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US and Canada Both Gain from NAFTA

March 15, 2017
NAFTA is helping both the U.S. and Canada remain globally competitive, which is especially important right now when American and Canadian commerce is being threatened by the manufacturing base in China.

President Trump has already met with Canadian Prime Minister Justin Trudeau and Mexican President Enrique Pena Nieto about his plans to re-negotiate NAFTA, which he often called “the worst trade deal in the history of this country” on the campaign trail.

As reported following their meeting, Trudeau reminded the president that Canada is the top buyer of U.S. goods overall and the top buyer for 35 individual states. In fact, more than $373 billion of goods were exported from the United States into Canada last year, with more than $325 billion of goods imported in return from our northern neighbor. Trudeau has also assured Trump that Canada won’t be one of the 1,000 problems he’ll deal with daily.

While it may be true that Mexico is the primary target for renegotiations, any changes in NAFTA will likely have consequences on the United States’ relationship with Canada. Whether the changes are big or small is to be determined, but the fact is NAFTA will change in the near future.

Working as a logistics provider specializing in shipments, customs and deliveries between the United States and Canada, I see on a daily basis the many positive economic benefits that a balanced US/Canadian trade market has brought to manufacturing and retail interests in both countries.

For all the slings and arrows directed at it, NAFTA has contributed significantly to businesses in both the United States and Canada. They are producing; people in both countries are working, and spending money that fuels the local economy.

NAFTA is helping both countries remain globally competitive, which is especially important right now when American and Canadian commerce is being threatened by the manufacturing base in China.

Trump’s assertions that NAFTA is causing America to lose jobs have been countered by many. The Center for Automotive Research, a respected automotive research firm in Ann Arbor, Mich., said in a statement that pulling out of NAFTA could cost auto jobs created since the end of the Great Recession. "Counter to the incoming Trump administration's goal of creating manufacturing jobs, the withdrawal from NAFTA or the implementation of punitive tariffs could result in the loss of 31,000 U.S. jobs," CAR said.

In response to the large border tax Trump is contemplating, Hoyt Bleakley, an associate professor of economics at the University of Michigan, recently said, "A sudden increase in trade costs is a recipe for a slowdown, maybe a recession, as the higher costs disrupt the supply chain."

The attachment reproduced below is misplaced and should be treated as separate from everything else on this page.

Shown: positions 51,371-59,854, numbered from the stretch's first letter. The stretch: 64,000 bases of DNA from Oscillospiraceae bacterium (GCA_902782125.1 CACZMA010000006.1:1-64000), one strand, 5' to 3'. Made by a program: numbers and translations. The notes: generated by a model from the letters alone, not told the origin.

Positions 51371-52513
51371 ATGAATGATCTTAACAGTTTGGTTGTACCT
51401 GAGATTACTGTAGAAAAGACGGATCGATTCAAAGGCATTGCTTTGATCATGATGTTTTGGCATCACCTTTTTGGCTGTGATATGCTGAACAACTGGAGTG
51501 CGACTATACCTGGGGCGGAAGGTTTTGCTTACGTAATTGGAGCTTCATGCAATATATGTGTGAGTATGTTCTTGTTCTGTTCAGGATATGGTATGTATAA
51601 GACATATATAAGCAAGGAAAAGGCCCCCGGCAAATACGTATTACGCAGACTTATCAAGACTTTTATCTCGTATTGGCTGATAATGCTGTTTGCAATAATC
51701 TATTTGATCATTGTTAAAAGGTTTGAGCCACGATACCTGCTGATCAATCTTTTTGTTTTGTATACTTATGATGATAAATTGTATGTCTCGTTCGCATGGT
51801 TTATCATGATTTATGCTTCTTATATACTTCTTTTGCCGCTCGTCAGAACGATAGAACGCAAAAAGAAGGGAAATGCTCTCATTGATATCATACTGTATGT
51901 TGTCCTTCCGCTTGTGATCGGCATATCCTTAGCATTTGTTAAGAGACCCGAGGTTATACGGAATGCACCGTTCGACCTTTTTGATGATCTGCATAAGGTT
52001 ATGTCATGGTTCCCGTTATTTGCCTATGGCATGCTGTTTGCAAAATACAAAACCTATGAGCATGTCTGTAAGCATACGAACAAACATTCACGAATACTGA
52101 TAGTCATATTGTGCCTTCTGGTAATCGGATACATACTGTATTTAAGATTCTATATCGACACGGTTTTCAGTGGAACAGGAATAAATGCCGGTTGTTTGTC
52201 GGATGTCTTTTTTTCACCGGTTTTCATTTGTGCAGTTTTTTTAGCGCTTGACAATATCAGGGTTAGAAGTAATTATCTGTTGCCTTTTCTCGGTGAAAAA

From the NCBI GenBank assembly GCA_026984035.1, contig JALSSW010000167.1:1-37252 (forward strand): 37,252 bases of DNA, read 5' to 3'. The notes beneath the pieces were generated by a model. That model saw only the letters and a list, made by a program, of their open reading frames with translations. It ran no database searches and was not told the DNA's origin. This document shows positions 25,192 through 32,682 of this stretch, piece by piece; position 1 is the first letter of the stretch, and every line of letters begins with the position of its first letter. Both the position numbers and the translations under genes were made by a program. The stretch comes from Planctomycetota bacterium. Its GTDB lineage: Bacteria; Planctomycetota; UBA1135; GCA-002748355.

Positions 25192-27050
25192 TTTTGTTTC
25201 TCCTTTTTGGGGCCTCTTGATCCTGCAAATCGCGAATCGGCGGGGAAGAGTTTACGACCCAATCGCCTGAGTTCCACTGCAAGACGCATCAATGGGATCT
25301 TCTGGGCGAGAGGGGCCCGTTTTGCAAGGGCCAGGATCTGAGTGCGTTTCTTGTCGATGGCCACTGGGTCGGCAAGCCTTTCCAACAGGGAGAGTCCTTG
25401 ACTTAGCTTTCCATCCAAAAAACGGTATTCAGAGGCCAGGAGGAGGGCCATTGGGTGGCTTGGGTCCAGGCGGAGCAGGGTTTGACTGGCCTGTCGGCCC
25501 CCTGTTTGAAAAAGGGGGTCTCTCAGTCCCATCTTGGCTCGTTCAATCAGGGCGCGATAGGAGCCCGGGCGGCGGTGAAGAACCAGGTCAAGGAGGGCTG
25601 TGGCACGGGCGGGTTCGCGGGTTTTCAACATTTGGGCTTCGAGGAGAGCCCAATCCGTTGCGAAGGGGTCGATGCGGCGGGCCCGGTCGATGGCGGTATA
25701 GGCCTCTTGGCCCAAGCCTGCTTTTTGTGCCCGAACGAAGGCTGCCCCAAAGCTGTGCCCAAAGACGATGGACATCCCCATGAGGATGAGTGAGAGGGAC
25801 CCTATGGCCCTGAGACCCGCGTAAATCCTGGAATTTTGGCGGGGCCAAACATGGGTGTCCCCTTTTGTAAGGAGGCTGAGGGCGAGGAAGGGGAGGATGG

There are many reasons that the U.S. and Canada make good trading partners. Certainly, that begins with proximity – more than 75% of Canadians live within 100 miles of the United States border. As such, we have similar cultures and consumer interests, and for the most part, speak the same language.

More significantly, businesses on both sides of the border have developed programs and protocols to ease – and in some cases even eliminate – duty obligations. This flow is critical to feed the supply chain for manufacturers and to help them compete cost-wise with overseas entities.

A simple and seamless cross-border logistics process is also essential to retailers -- whether they are shipping their product to brick and mortar outlets or direct to consumers’ homes. And as ecommerce continues to grow, retailers need a way to sell to international customers in order to compete.

Hopefully, the progress the United States and Canada have made over the last two decades – as trading partners and as neighbors – will not be eroded.

Both countries have a shared interest in protecting manufacturing, retaining jobs in North America and strengthening our economic competitiveness in the global marketplace. This is something that is currently protected by NAFTA, and despite any changes to the trade agreement, should be fostered to remain strong.

John Costanzo is president of Purolator International. Purolator International is a subsidiary of Purolator Inc., Canada’s leading integrated freight, package, and logistics solutions provider. Purolator International specializes in the air and surface forwarding of Express, Freight and Parcel shipments, customs brokerage, and fulfillment and delivery services to, from and within North America. 

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